London: Researchers have said that a few patients recouped from COVID-19 could still carry the infection, suggesting that recuperated patients should be more mindful and avoid close contact with others.
As indicated by the study, written in the American Journal of Preventive Medicine, near 17 percent of patients considered completely recuperated from COVID-19 tested positive for the infection in follow-up screening.
Patients who kept on having respiratory symptoms, particularly sore throat and rhinitis, were bound to have another positive test result.
This indicates the persistence of these two symptoms should not be underestimated and should be sufficiently assessed in all patients considered recouped from COVID-19.
Study lead author Francesco Landi from Catholic University of the Sacred Heart in Italy stated: “Clinicians and researchers have focused on the acute phase of Covid-19, but continued monitoring after discharge for long-lasting effects is needed.”
The study included 131 patients who met the World Health Organization (WHO) criteria for stopping of isolation at least fourteen days before the follow-up visit.
The WHO criteria indicate that the patient should be free of any kind of fever without fever-reducing medicines for three days, show improvement in any symptoms related to COVID-19, be over seven days past symptom onset, and test negative for the infection twice, with reverse transcription PCR (RT-PCR) testing.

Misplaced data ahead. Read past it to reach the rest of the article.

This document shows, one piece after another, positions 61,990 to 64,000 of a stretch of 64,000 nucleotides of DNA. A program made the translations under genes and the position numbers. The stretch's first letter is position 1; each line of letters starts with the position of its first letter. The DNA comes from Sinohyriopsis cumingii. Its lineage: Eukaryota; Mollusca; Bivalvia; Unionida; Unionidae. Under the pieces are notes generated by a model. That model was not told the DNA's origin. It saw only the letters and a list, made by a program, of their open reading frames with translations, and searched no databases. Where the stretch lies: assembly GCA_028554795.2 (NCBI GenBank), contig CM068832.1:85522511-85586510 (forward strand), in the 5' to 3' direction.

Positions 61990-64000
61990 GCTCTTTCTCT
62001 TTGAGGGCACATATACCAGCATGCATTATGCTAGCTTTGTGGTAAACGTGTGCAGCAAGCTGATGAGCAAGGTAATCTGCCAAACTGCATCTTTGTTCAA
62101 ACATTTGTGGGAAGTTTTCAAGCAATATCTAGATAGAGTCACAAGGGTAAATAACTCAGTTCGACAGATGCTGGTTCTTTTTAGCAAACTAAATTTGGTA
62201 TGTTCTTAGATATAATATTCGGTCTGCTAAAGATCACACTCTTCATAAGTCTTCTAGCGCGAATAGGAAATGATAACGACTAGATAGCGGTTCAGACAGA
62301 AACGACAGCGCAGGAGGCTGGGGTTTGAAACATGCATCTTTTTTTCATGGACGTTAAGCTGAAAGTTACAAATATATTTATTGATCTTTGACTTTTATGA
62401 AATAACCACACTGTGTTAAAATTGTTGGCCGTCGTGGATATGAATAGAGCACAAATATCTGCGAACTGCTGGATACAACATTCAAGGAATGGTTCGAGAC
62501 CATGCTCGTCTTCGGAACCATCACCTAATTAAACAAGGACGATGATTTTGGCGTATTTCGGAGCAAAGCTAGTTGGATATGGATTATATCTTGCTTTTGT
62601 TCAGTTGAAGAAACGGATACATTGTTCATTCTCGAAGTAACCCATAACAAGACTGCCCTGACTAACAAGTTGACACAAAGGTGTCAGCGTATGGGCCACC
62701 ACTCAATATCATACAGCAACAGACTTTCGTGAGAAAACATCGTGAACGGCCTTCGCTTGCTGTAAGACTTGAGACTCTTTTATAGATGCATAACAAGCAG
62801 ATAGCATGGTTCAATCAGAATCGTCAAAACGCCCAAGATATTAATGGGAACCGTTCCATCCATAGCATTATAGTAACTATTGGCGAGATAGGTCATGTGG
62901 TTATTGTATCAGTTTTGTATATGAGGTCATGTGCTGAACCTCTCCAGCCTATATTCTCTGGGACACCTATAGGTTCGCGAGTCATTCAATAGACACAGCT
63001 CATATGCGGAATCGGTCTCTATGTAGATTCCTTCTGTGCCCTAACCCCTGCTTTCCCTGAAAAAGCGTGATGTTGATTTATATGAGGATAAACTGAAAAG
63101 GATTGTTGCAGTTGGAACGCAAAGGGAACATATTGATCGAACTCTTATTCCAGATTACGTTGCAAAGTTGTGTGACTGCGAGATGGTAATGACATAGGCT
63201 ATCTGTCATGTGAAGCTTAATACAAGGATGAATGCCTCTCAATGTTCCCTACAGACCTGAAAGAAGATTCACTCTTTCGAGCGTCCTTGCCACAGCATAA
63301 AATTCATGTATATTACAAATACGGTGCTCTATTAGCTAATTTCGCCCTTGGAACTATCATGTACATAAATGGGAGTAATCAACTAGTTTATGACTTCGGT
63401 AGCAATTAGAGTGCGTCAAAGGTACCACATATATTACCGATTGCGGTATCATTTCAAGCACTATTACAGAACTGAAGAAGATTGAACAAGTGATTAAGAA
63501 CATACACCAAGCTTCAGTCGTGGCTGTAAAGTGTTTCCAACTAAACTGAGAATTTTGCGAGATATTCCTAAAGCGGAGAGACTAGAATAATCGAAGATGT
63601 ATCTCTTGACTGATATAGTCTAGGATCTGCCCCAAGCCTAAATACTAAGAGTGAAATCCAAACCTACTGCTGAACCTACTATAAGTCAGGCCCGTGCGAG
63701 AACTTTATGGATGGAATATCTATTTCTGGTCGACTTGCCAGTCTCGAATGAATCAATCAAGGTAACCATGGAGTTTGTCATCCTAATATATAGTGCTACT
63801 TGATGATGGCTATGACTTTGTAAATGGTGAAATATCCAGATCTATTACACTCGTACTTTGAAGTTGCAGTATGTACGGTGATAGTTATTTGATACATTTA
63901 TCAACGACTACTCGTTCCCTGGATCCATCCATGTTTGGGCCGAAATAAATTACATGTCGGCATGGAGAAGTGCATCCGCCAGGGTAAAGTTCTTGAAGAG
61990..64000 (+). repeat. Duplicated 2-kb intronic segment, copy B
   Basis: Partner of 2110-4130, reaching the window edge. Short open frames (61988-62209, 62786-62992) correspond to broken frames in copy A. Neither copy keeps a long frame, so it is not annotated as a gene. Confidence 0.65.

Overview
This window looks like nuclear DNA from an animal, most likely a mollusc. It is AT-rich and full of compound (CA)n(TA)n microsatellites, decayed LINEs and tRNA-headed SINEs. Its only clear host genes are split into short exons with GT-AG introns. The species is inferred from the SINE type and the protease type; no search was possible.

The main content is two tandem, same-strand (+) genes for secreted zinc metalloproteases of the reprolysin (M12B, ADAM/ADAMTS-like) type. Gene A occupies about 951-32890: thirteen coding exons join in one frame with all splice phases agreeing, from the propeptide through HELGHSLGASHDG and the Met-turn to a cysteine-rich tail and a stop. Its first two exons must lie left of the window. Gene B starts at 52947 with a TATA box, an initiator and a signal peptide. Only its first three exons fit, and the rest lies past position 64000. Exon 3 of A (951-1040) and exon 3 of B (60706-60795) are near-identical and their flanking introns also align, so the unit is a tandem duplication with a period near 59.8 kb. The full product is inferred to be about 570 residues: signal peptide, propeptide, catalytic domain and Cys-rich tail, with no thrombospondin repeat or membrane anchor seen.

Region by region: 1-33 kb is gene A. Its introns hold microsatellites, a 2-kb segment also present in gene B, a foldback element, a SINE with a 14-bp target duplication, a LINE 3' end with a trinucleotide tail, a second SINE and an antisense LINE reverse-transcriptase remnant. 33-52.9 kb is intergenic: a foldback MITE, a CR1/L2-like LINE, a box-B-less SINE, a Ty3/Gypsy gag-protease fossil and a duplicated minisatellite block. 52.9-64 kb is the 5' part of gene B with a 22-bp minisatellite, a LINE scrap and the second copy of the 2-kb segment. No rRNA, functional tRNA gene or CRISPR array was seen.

Another RT-PCR test was managed at the hour of post-acute care admission.
Demographic, clinical, and medical data was gathered, with an emphasis on the persistence of indications and signs identified with COVID-19, for example, cough, weariness, diarrhea, headache, smelling problems, loss of appetite, sore throat, and rhinitis.
The discoveries indicated that 16.7 percent of the patients tested positive once more. There was no huge distinction between patients with positive and negative test results in terms of age or gender.
None of the patients had a fever and all revealed improvement in their general clinical condition.
Time since onset of infection, number of days hospitalized, and treatments received while hospitalized were not essential.
The main two indications that were higher and essentially common in patients with a positive test were sore throat (18 percent versus four percent) and indications of rhinitis (27 percent versus two percent).
Dr Landi noted, “Our findings indicate that a noteworthy rate of recovered patients with Covid-19 could still be asymptomatic carriers of the virus.”